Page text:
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PeerJ. 2019 Aug 19;7:e7501. doi: 10.7717/peerj.7501. eCollection 2019.

Improvement of subsoil physicochemical and microbial properties by short-term fallow practices.

Author information

1
School of Public Affairs, Zhejiang University, Hangzhou, China.
2
Department of Civil, Geo and Environmental Engineering, Technische Universität München, München, Germany.
3
School of Politics and Public Administration, Soochow University, Suzhou, Jiangsu, China.
4
Collaborative Innovation Center for New-type Urbanization and Social Governance, Soochow University, Suzhou, Jiangsu, China.

Abstract

Fallow management can improve the soil nutrients in the topsoil and upper subsoil. However, little is known about the effects of short-term (one year) fallowing with different treatments, such as vegetation and fertilization, on subsoil (20-40 cm) properties. We conducted field trials to explore the changes in subsoil properties in response to such treatments in the Yellow River Delta region in China. Different vegetation and fertilization treatments were applied, and we measured the carbon and nitrogen contents, microbial biomass and microbial community structure in the subsoil. Fallowing without manure resulted in the storage of more total nitrogen (16.38%) than fallowing with manure, and meadow vegetation improved the ammonium nitrogen content (45.71%) relative to spontaneous vegetation. Spontaneous vegetation with manure improved the microbial biomass nitrogen (P < 0.05). Although the impact of short-term fallowing on microbial community structure was low, an effect of management was observed for some genera. Blastopirellula, Lysobacter, and Acidobacteria Gp6 showed significant differences among fallow treatments by the end of the year (P < 0.05). Blastopirellula abundance was related to the microbial biomass nitrogen and nitrogen mineralization rate in the subsoil. Manure retained a high abundance of Lysobacter, which may strengthen soil-borne disease resistance. The response of Acidobacteria Gp6 showed that meadow vegetation without manure may not benefit future crops. Although the treatments did not significantly improve microbial community structure in the one-year period, annual fallowing improved certain subsoil properties and increased the number of functional genera, which may enhance crop productivity in the future.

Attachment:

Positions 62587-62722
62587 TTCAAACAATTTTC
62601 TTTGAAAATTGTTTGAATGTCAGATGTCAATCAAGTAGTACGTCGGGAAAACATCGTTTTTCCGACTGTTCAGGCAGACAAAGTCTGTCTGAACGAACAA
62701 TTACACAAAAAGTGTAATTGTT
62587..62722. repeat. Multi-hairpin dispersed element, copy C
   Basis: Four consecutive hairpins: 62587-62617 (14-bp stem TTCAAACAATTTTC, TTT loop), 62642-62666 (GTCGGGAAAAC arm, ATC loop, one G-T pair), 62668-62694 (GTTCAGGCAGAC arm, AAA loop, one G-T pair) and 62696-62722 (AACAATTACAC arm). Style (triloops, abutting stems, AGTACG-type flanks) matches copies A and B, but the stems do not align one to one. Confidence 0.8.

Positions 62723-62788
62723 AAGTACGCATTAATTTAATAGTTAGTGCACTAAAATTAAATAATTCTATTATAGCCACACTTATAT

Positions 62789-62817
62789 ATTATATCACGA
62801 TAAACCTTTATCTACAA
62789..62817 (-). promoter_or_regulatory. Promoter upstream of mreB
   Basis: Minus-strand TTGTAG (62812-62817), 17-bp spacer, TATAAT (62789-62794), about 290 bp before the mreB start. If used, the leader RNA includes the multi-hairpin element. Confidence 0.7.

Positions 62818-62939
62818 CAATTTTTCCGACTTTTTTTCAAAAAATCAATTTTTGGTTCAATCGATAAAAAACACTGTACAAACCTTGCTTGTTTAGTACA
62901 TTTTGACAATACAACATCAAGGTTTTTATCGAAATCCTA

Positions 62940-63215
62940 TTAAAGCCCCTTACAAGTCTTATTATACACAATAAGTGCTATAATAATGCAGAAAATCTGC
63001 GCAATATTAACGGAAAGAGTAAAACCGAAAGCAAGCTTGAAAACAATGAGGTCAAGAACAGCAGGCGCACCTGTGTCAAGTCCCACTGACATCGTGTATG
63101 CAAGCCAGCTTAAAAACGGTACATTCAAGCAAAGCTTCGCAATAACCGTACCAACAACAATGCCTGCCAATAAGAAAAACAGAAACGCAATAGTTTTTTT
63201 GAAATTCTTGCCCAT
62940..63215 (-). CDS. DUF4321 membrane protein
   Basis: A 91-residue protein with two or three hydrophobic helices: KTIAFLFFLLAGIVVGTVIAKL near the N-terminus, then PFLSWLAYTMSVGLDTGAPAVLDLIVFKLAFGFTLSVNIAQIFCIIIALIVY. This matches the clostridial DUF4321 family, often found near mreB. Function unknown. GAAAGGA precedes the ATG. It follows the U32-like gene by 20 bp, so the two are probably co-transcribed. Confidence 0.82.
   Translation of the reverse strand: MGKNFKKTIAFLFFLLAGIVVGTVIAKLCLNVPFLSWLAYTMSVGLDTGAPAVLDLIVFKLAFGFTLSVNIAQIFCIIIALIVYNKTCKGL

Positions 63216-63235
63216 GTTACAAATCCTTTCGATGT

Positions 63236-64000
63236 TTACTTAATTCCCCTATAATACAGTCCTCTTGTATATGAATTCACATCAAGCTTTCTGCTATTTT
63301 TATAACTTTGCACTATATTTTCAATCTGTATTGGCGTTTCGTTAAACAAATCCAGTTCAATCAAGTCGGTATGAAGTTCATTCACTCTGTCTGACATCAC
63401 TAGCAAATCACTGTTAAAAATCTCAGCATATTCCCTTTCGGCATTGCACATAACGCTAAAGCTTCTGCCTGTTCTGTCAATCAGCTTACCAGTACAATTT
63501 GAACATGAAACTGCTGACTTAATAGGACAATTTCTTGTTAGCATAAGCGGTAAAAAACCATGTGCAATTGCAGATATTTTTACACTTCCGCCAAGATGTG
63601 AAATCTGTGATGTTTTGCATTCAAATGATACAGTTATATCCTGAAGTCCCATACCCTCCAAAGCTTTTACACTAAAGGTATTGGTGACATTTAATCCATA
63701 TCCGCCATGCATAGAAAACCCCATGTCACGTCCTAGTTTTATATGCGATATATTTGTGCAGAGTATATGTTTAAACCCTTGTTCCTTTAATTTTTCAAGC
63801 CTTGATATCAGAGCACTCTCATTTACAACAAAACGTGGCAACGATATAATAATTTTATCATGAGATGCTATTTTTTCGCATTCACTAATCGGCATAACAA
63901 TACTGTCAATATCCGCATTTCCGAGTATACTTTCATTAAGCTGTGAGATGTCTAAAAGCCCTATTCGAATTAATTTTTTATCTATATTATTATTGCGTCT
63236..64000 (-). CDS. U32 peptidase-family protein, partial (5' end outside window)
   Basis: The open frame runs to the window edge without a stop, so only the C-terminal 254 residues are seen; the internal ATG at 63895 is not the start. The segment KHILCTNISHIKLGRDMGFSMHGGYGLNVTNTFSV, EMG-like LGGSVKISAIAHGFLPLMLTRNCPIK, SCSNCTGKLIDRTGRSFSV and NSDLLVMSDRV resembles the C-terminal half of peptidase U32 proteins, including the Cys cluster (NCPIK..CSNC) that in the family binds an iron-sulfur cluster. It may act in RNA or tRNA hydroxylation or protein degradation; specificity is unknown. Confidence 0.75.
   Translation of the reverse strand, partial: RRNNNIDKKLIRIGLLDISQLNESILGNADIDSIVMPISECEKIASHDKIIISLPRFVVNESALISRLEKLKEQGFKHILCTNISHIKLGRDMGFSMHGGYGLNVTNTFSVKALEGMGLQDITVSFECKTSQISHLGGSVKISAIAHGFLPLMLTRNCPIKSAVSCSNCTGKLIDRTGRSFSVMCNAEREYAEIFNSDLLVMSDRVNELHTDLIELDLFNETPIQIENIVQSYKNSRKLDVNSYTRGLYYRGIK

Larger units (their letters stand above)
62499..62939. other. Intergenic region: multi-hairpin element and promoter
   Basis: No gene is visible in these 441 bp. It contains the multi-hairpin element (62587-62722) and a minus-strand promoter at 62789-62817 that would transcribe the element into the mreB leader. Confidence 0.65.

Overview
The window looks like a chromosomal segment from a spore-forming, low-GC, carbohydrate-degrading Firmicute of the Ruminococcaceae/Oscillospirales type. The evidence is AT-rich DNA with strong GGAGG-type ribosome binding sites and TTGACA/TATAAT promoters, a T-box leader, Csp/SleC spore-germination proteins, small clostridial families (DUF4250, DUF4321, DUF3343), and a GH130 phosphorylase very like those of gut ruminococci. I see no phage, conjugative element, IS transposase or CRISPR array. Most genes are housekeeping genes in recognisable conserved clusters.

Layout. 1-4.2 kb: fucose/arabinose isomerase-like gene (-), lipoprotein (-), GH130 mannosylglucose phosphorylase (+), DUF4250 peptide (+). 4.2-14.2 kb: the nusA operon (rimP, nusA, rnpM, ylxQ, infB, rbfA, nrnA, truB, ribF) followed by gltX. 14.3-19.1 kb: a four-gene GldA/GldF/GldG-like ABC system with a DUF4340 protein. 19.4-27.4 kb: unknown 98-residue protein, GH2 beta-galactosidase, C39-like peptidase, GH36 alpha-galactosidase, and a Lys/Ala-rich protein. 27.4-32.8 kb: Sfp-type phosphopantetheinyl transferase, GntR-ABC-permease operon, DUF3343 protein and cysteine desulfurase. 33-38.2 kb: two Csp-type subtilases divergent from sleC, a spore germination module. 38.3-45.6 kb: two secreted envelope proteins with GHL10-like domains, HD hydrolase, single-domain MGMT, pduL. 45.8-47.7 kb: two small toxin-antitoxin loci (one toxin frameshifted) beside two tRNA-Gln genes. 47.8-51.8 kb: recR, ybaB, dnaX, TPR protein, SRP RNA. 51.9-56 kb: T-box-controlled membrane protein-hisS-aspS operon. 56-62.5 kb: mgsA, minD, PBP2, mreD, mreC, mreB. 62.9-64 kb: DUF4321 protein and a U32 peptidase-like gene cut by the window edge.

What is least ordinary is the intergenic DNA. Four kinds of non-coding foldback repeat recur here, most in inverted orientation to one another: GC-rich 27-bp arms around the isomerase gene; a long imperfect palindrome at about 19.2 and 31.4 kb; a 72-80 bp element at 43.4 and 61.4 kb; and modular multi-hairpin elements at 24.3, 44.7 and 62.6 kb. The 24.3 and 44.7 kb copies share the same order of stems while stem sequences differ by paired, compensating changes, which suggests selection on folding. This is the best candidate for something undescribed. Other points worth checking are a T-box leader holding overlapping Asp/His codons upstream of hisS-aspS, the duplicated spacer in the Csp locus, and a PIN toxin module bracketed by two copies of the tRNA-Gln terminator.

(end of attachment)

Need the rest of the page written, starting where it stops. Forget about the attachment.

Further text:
KEYWORDS:

Microbial biomass; Microbial community; Short-term fallow; Subsoil

Conflict of interest statement

The authors declare there are no competing interests.

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